Cheer up,


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investors, 2010 is looking good.

That is at least part of the thesis offered by Goldman Sachs analyst Jason Armstrong, who upgraded both stocks to a buy Friday.

AT&T and Verizon's stocks rose 2% in midday trading Friday amid a widespread selloff of the Dow.

With AT&T and Verizon down about 18% so far this year, Armstrong says the "pendulum has swung too far" and that it's time to consider the long-range perspective. In a research note Friday, Armstrong recommends buying shares of the two telco titans now, while pessimism about the economy is weighing so heavily on the market.

Why now? Armstrong has three points: The bar has been lowered in terms of Wall Street expectations, both telcos have "an achievable path to growth in 2010," and both offer a big, safe dividend -- about 7% annual payout -- to help you bide your time.

Some telecom investors were happy about Goldman's courageous call.

"It's the right call down here, and it's amazing that someone made it," says one New York-based money manager who owns both stocks.

To be sure, it is a bold call, requiring investors to look beyond 2009 and the dreary effects of the recession, growing unemployment and a lingering banking crisis.

AT&T and Verizon face stunted revenue growth, heavy debts, steeper than anticipated phone line disconnections and soaring costs associated with video expansion and phone subsidies to lure wireless subscribers.

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Both companies shared updates on their businesses earlier this month with their fourth-quarter results. Verizon, citing uncertainty, declined to provide any forecast for the first quarter. "Visibility into 2009 is less clear than we have seen in previous years," CEO Ivan Seidenberg said. That not-so-confident stance was further undercut a week later with Verizon CFO Doreen Tobin's surprise announcement that she plans to retire by mid-year.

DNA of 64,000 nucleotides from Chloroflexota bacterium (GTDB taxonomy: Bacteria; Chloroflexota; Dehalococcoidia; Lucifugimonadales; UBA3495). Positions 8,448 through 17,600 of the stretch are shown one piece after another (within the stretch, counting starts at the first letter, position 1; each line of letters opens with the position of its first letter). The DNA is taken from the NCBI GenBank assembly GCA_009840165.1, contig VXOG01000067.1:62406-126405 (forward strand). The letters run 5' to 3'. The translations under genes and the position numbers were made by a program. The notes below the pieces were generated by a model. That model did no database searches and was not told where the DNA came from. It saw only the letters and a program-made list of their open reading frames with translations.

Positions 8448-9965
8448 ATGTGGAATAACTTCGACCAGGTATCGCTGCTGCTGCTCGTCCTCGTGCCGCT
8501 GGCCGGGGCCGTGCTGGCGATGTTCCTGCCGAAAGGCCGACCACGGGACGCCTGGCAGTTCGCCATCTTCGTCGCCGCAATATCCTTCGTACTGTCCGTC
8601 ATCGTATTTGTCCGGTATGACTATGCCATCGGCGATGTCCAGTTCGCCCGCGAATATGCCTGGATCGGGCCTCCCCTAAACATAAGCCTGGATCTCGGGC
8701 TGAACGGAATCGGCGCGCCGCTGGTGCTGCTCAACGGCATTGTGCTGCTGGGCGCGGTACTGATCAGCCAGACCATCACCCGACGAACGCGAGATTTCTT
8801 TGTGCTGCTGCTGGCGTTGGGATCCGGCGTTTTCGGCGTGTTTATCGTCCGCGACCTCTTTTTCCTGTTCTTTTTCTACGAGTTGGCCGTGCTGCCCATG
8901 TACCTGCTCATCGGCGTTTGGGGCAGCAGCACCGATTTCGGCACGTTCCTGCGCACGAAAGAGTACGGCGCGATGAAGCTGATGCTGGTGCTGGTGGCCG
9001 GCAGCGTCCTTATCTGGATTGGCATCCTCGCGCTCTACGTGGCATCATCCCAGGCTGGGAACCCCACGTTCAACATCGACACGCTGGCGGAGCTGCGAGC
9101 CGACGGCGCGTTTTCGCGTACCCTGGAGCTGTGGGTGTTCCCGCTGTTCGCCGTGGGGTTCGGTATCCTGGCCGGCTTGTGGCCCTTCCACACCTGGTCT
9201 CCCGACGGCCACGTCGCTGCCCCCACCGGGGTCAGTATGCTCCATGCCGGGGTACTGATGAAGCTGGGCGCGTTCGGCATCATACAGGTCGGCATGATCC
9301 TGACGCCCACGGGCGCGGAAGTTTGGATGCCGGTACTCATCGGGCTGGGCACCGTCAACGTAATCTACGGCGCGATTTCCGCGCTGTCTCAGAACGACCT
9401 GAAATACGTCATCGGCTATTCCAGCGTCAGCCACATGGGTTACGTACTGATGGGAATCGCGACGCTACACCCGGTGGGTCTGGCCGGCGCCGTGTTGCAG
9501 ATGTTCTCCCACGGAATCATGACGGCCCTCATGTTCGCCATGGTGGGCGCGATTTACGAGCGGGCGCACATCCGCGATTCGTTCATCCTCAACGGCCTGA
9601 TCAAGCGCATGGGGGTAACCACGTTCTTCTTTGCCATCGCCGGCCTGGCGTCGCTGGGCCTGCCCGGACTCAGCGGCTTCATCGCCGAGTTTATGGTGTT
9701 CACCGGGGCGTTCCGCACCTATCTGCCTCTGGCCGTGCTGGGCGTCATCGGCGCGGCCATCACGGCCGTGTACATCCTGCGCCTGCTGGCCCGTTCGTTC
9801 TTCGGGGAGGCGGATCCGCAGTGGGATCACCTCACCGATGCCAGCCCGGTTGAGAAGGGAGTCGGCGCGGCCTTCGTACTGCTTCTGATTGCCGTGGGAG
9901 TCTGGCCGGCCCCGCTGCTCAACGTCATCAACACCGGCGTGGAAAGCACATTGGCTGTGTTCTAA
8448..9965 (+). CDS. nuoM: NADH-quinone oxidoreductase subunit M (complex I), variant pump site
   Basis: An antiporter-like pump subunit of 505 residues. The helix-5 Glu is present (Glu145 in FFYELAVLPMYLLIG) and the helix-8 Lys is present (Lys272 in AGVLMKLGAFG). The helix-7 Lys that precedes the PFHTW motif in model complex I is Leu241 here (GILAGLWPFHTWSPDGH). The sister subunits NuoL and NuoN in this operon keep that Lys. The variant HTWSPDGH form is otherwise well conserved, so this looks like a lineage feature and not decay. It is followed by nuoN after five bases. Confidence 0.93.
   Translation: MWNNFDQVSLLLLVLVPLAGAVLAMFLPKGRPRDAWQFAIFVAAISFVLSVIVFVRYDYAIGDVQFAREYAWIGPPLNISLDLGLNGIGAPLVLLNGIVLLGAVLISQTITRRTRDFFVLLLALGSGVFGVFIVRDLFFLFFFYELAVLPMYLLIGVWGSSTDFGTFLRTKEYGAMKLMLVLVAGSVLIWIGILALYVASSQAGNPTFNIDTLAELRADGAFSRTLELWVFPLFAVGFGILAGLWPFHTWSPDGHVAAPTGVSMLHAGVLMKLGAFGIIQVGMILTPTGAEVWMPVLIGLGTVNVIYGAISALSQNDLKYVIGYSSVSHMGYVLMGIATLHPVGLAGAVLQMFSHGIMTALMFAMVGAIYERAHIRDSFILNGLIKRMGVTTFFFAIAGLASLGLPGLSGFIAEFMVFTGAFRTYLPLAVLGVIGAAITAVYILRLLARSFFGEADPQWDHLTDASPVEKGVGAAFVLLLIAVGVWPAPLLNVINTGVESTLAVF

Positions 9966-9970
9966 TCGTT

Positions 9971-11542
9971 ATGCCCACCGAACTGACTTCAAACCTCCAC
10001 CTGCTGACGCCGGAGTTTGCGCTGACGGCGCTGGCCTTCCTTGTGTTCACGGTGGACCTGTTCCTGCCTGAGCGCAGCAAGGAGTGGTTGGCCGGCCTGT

For its part, AT&T offered a forecast calling for continued growth in 2009 but provided no specifics. The one solid detail in Ma Bell's outlook was a call to cut about $2.5 billion from its spending plan.

Armstrong's assessment factors in several risks to the sunny 2010 scenario, and his price targets for the two stocks isn't exactly off the charts. He's calling for AT&T to reach $30 in the next 12 months and Verizon to hit $33. Those targets represent a 25% increase for AT&T and a 15% rise for Verizon, based on Friday's stock price.

As for risks, Armstrong cites a few key factors. One is the ongoing labor negotiations at AT&T's wireless shop. Another is the chance that one of the telcos will try to take over a satellite TV player like





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Dish Network to broaden its video offerings. And there's also the possibility that the stock market could rebound, causing investors to shun safe dividend strategies in favor of growth stocks.

The Goldman call comes a day after


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reported that it lost 4.5 million wireless subscribers last year and now threatens to intensify an industry price war in a bid to turn its business around.

With the Dow Jones Index hitting a six-year low Friday, Goldman's bottom call on Verizon and AT&T could be the beginning of an analyst trend calling for stocks to go up from here. But given that we may still be early in the economic slide, there could be many new bottoms to come.